Frank Lloyd Wright (1867–1959) was a famous American architect whose decorative aesthetic continues to be immensely popular and well-respected today. Wright’s career began in Chicago, Illinois, where he worked first for Joseph Lyman Silsbee and later Adler and Sullivan (Louis Sullivan was one of Wright’s greatest inspirations). Wright is most closely associated with domestic architecture, known as his “Prairie School” houses. Wright’s designs for houses, such as Robie House (1907–1909) in Chicago, are characterized by long horizontal forms, open floor plans, overhanging eaves, use of natural materials, and integration with the flat landscapes of the Midwest. Like other architects working in the early twentieth century, Wright was interested in developing a unified architecture; but, he also believed in what he called “organic architecture.” For Wright, this meant that he was concerned with designing a structure, as well as designing it’s interior, furniture, and landscape to create an integrated whole. Some of Wright’s most famous projects include Falling Water, built into the rocky landscape of Mill Run, Pennsylvania, in 1935, and the curving Solomon R. Guggenheim Museum in New York, which opened just after Wright’s death in 1959.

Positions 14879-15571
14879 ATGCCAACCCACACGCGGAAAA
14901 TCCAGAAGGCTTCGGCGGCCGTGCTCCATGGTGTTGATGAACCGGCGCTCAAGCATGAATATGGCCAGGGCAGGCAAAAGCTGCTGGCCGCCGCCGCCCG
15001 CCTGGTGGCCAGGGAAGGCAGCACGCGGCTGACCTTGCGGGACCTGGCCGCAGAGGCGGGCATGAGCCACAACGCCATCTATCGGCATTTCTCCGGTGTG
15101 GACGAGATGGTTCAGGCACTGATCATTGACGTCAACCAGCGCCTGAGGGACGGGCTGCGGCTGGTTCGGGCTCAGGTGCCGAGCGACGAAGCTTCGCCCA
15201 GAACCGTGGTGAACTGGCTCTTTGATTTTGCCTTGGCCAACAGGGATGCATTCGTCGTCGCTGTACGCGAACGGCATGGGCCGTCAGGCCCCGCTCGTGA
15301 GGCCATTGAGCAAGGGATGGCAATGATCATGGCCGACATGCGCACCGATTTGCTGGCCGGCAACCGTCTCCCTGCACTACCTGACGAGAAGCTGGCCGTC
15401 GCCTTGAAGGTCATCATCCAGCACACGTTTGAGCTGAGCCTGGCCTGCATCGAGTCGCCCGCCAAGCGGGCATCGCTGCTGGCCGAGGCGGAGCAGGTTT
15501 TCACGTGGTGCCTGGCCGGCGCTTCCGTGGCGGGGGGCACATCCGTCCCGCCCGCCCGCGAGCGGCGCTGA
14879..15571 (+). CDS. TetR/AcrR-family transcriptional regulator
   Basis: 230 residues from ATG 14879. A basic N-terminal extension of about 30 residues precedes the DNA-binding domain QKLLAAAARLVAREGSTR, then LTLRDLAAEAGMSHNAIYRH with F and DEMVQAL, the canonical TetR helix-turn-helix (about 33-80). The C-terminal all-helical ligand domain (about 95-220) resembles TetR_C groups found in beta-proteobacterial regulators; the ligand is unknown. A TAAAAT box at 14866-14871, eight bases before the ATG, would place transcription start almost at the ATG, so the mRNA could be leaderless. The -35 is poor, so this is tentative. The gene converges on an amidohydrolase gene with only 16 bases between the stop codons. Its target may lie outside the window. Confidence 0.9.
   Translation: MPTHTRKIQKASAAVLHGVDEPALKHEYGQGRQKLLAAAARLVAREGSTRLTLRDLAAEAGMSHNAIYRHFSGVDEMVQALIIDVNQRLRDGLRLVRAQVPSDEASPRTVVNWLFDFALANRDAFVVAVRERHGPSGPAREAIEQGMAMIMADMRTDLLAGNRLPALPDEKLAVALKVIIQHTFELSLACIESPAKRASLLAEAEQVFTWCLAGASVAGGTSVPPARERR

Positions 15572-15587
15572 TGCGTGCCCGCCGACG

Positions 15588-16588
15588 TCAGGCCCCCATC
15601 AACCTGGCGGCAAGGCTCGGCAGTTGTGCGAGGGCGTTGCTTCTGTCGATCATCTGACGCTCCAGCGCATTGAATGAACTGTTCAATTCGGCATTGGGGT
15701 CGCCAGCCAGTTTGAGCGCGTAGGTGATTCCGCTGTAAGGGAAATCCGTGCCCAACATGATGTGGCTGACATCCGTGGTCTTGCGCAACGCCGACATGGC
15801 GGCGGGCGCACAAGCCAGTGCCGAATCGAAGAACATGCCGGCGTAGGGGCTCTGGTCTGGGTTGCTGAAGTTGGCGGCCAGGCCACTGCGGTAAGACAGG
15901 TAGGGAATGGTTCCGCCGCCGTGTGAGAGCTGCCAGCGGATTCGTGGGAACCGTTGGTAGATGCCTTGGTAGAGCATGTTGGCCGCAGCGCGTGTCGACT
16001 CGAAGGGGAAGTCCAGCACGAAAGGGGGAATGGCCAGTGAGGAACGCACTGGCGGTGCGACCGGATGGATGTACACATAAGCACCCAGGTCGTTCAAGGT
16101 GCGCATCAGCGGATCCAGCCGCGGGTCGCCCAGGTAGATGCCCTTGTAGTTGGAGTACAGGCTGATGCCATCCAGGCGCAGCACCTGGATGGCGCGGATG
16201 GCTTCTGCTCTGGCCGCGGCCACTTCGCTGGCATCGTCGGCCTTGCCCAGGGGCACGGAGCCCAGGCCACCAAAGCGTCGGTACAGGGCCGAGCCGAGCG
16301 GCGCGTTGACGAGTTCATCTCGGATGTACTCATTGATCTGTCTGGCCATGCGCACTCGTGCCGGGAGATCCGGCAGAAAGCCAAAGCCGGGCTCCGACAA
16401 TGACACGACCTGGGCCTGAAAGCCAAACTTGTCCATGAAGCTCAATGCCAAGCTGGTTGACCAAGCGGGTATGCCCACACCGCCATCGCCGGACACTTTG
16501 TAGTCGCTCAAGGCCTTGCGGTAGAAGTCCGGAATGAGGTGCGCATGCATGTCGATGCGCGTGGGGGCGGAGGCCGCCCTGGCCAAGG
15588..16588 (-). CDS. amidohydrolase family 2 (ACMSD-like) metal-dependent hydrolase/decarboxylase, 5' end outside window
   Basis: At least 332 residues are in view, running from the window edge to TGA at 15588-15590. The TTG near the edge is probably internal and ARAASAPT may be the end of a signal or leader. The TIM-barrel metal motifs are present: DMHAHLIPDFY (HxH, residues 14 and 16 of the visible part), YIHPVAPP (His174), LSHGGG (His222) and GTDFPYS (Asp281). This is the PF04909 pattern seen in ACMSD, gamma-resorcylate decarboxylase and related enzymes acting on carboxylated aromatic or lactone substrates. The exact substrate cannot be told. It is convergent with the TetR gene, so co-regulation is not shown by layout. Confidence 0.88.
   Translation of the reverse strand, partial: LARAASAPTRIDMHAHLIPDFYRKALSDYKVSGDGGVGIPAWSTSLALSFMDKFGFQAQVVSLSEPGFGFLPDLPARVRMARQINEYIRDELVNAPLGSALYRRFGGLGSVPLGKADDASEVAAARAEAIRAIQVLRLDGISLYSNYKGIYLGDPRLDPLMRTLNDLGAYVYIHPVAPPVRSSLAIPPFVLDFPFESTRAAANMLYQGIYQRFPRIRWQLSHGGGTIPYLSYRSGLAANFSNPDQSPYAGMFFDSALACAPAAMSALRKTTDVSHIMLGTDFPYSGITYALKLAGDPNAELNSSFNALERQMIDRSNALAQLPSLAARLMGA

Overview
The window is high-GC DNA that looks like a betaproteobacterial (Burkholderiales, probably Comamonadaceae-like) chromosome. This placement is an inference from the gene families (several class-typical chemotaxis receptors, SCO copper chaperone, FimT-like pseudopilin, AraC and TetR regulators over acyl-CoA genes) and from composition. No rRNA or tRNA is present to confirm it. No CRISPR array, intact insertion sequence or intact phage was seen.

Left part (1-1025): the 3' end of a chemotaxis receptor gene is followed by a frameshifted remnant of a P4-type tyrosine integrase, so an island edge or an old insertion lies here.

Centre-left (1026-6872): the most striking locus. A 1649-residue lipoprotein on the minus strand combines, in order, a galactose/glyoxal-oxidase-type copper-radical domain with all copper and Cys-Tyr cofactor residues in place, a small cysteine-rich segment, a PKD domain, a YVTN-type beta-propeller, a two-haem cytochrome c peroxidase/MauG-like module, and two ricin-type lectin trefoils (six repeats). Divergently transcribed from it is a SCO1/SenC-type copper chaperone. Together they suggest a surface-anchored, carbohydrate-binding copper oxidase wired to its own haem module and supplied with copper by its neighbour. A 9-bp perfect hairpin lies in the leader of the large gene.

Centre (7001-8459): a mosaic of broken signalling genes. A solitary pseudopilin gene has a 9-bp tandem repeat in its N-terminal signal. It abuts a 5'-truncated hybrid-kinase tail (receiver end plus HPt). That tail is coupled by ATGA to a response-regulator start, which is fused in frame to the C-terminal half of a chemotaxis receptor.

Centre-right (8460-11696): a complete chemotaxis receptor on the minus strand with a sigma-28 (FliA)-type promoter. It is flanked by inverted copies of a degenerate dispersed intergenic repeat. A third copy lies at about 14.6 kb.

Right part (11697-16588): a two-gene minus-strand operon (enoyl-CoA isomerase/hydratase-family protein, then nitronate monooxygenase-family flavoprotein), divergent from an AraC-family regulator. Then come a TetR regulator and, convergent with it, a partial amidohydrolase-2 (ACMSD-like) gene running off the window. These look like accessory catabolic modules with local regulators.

American architect Frank Lloyd Wright designed this house, Falling Water, for the Kaufmann family in 1935 in rural Pennsylvania. The house was built over a waterfall and was intended to mirror the natural environment. (Art © 2013 Frank Lloyd Wright Foundation, Scottsdale, AZ / Artists Rights Society [ARS], NY)